“We need support from retailers in the North to sustain a position here,” said Juls Dawson, founder and organiser of trade show Just Around the Corner (JATC), in a conversation with FashionUnited. A total of 150 brands exhibited at the event, which is now in its second season in Manchester, and was hosted from August 2 to 3, slightly ahead of its more seasoned London show.
According to JATC, the number of visitors had increased since its first January edition, driven largely by an increase in the attendance of women’s independents. Additionally, a number of key accounts also made an appearance, including the likes of Tessutti, JD Sports, Internet Fusion, Very, Next and Footasylum. Speaking on this season’s response, Dawson said: “We have brought the show to the North and the concept of having everything — menswear, womenswear, accessories — under one roof is definitely filling a gap in the market. There is a demand for that.”
The first day of the event began with some unexpected difficulties as the rainy British weather conditions had caused leaking through the ceiling of the building. Frustrated exhibitors and organisers scrambled to quickly fix the issue, and after a lot of buckets and a bit of repositioning, the crisis was quickly averted and the show was back underway.
Despite the initial leakage, the venue itself was impressive and quite a distinct choice for a trade show, providing a very different atmosphere to its industry peers. Set in the city’s Freight Island venue, the location, which is often used as a food hall and event space, provided an industrial backdrop to the show, with artistic chandeliers, pops of colour and bold signs also bringing a contemporary feel.
Dedicated exhibition zones
Inside, exhibitors were separated into dedicated zones, with footwear and sustainable brands positioned on the lower floor at the entrance and menswear and womenswear occupying the two upper mezzanine levels. A new zone for the season was ‘The Edit’ which consisted of over 40 womenswear exhibitors that offered a more premium price point. The decision to adopt specified zones was met with both enthusiasm and hesitancy from attendees, with some stating that they believed it was good for visitors to have a focus, while others said the flow of the event was slightly disrupted.
A representative from an agency working with brands entering the UK market, said their position in ‘The Edit’ worked in their favour as it helped to direct a group that specifically looked for what they offered. After noting that they had seen a steady footfall and had signed on a few new accounts, the agent said about the section: “Clients that come here are looking for that slightly more elevated price point, and our brands fit with that customer. We have brought brands that target a younger demographic too, which works with the location because, compared to other trade shows, there are different clients walking through the door. JATC caters to a younger customer.”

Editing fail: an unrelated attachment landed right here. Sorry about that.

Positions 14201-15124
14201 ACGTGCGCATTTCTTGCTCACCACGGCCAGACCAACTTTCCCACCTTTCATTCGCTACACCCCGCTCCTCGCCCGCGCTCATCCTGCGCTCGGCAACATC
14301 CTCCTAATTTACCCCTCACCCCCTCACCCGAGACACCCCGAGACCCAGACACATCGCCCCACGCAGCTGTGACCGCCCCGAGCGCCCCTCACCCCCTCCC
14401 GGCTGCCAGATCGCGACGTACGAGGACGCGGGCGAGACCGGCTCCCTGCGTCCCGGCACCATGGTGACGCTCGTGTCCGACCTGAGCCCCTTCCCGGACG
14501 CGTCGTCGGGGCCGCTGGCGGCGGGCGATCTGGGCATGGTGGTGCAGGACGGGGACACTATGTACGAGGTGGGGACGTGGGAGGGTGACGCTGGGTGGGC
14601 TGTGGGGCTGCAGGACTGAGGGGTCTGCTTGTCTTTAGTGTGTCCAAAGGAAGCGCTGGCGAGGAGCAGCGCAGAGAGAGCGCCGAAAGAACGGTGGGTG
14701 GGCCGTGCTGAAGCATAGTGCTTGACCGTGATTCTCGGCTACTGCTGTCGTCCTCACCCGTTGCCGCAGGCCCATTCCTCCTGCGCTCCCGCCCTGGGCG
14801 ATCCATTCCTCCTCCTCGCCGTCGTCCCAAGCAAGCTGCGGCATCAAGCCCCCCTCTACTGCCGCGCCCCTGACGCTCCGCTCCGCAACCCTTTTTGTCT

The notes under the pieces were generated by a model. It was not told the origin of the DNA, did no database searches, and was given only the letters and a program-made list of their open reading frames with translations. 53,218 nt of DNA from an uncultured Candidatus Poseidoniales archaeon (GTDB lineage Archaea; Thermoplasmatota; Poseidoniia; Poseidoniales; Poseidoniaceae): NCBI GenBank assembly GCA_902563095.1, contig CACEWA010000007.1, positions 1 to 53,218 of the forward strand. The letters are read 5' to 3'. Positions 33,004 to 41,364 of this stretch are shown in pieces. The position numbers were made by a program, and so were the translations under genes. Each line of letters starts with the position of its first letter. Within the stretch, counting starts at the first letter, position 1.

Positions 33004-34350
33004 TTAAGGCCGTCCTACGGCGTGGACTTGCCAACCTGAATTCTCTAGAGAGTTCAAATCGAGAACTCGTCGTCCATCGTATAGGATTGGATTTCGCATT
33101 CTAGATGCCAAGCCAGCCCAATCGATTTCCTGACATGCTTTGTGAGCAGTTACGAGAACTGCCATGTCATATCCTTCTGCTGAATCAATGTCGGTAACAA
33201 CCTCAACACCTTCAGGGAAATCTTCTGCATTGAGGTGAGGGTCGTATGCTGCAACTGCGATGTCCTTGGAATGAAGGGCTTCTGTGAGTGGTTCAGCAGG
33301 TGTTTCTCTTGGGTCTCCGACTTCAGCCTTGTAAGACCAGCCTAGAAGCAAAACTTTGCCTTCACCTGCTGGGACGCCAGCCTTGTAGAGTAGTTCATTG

While exhibitors in the clothing zones were upbeat, some exhibitors in other sections expressed a desire to not be as divided. A representative from an exhibiting footwear brand, which set out with the goal of attracting more independent retailers, said that while the venue itself was ideal, the layout could be adapted to optimise the circulation of attendees. The exhibitor stated: “The show is heavily geared towards womenswear. It would be good to have footwear and accessories dotted in between those stands to help the flow a little bit and give some more opportunity to other brands here.”
Footfall and attendees
Views also differed on footfall. Those located in the womenswear and The Edit sections said that their footfall was strong, while those in menswear and footwear had noted slightly less traffic. This issue was something that organiser Juls Dawson had also become aware of, as there was a particular lack of men’s independents stopping by. “Menswear independents, where are you? We have brought the brands and the concept here,” he said. “January was really buoyant on menswear. I think men’s and footwear have closed their books earlier this season because of issues with logistics, the Far East and supply.”
Mia Veinedotter, a merchandising director at Mish Mash, a 32 year old denim menswear brand, seconded Dawson’s remarks, adding that she believed the trade show needed to potentially be a bit earlier in the season for menswear brands. However, for Mish Mash, attendance was mostly centred around brand awareness and representation, with Veinedotter adding that while the the company is generally targeted towards older male shoppers, its placement in JATC meant that she could reconsider its displayed stock, with a collection that was more suitable for younger men — something that it had not completely focused on before.